The UK proposes to help develop one of the world’s largest offshore wind projects in Vietnam, where the market is expected to boom.
The Vietnamese central province of Binh Tuan is planning to develop a 3.4 GW offshore wind farm. It would be the country’s first, and Asia’s largest offshore wind project. Moreover, the UK government, which wants to help develop the project, claims it would be the world’s biggest and cost $12 billion, reported the British Embassy in Hanoi.
UK Minister of State for Trade Policy, Greg Hands, and the president of UK-based offshore wind developer Enterprize Energy, Ian Raymond Hatton, met Vietnamese Prime minister Nguyen Xuan Phuc, on 30 September, to promote the company’s proposed 3.4 GW Thang Long project.
Enterprize Energy is working towards getting its proposed scheme included in Vietnam’s national power development plan. This would be a major step towards getting final investment approval with a view to starting electricity generation by late 2025 and becoming fully operational in 2028.
Should it go ahead as planned, the wind farm would stand out as the biggest renewable energy project ever announced by foreign investors in Asia Pacific. However, the project’s ambitions fall short of the 3.6 GW Dogger Bank offshore wind farm, currently being developed off the northeast coast of England, and branded as the world’s largest, assuming it successfully starts up in 2026.
A consortium led by Danish investment company Copenhagen Infrastructure Partners (CIP), alongside Vietnamese partners Asiapetro and Novasia, are also courting the government of Binh Thuan province with a proposal to develop a 3.5GW offshore wind farm, dubbed La Gan.
Vietnam has comparable wind resources to the UK and thus, has great potential to be a leader in sustainable energy transition in Southeast Asia.
Globally, the offshore wind market is very immature relative to onshore renewables, with about 80% of the current installed base located in Europe, Alexander Flotre, vice president offshore wind, at consultancy Rystad Energy, told Energy Voice.
In recent years, China has been rapidly ramping up its offshore wind capacity. By 2019, China was the third largest country in the world in terms of installed capacity. Other Asian countries, such as Vietnam, Taiwan, South Korea and Japan, have limited installed capacity, but are on the brink of high growth in the coming years, added Flotre.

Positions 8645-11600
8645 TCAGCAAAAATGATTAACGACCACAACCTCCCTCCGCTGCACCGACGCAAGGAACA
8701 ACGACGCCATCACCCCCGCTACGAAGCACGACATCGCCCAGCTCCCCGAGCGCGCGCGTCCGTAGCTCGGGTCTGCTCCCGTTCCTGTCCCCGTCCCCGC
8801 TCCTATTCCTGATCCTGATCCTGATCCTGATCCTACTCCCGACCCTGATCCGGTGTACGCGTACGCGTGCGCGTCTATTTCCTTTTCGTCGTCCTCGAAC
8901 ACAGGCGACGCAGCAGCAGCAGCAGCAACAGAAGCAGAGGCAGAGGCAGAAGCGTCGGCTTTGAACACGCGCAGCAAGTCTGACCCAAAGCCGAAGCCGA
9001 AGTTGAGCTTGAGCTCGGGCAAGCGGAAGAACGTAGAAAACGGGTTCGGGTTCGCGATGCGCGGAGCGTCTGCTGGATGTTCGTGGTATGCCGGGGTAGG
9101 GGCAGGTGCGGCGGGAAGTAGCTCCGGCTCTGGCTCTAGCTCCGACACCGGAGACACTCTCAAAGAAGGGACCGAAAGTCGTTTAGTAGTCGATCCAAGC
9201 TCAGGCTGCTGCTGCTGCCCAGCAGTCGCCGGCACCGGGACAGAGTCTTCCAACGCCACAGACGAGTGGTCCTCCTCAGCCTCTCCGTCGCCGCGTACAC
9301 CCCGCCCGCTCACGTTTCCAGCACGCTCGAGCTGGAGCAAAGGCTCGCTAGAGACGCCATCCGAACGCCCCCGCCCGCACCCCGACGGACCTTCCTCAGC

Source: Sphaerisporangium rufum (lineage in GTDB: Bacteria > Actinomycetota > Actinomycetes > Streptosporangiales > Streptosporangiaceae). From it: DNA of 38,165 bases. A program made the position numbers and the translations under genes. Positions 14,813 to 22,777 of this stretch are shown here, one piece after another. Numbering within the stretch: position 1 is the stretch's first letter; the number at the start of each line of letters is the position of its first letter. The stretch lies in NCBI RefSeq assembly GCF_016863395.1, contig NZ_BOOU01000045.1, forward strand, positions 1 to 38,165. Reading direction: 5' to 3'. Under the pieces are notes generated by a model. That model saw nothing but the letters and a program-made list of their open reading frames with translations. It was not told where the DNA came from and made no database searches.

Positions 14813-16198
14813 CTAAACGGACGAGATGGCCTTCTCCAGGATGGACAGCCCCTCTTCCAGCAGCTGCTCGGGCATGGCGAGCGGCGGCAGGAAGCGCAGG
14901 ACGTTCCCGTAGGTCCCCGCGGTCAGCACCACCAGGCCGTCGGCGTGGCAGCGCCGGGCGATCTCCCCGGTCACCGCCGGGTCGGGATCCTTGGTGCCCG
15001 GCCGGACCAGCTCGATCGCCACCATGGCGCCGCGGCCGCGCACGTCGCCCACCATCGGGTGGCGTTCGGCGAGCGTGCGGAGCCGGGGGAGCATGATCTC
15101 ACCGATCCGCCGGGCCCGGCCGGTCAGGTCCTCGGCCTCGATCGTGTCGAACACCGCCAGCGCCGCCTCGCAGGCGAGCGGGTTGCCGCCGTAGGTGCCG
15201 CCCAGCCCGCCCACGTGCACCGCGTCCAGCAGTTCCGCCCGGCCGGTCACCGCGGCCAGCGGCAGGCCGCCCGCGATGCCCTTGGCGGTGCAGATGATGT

“We expect global offshore wind capacity to reach around 110 GW by 2025, and as such Asia will be a very important market with its forecast of 51 GW. This is mainly driven by China, which is expected to become the world’s largest offshore wind nation by 2025, in terms of installed offshore wind capacity,” said Flotre.
Significantly, Vietnam has also ramped up its offshore wind ambitions in an effort to help meet surging domestic power demand growth. Hanoi is seeking $133 billion worth of capital investments for new power generation, from various energy sources, as well as grid infrastructure, to meet yearly energy demand growth rates projected at 7.2-8.6% over the next ten years.
A recent study by the Danish Energy Agency and the World Bank Group recommends that as much as 10 GW of offshore wind capacity could become operational by 2030 in Vietnam.
“Vietnam has a long coastline and large shallow-water areas, which make offshore wind a feasible option for Vietnam in its transition towards a low-carbon economy,” said Flotre.
The bulk of offshore wind farms expected to be commissioned towards 2025 are in nearshore, intertidal areas, where offshore-onshore hybrid solutions are being used. “These wind farms are mainly expected to be served by the Vietnamese value chain. However, from the mid-2020s, some offshore wind farms are planned farther from shore and in deeper waters, which are likely to open the door for more overseas companies,” added Flotre.
“Some parts of the value chain is already served by non-Vietnamese companies, such as turbines, and Vestas has been landing several intertidal contracts in recent times,” he said.
Vietnam is one of the most promising markets for offshore wind in Southeast Asia, however the government approvals system remains overly bureaucratic. This is challenging for potential investors to navigate. The World Bank has advised that Vietnam considers mandating a government agency to act as a single point of contact to streamline the permitting and approvals processes for projects. It has also suggested that Vietnam starts awarding large-scale demonstration projects to be commissioned in phases to help kick-start the sector.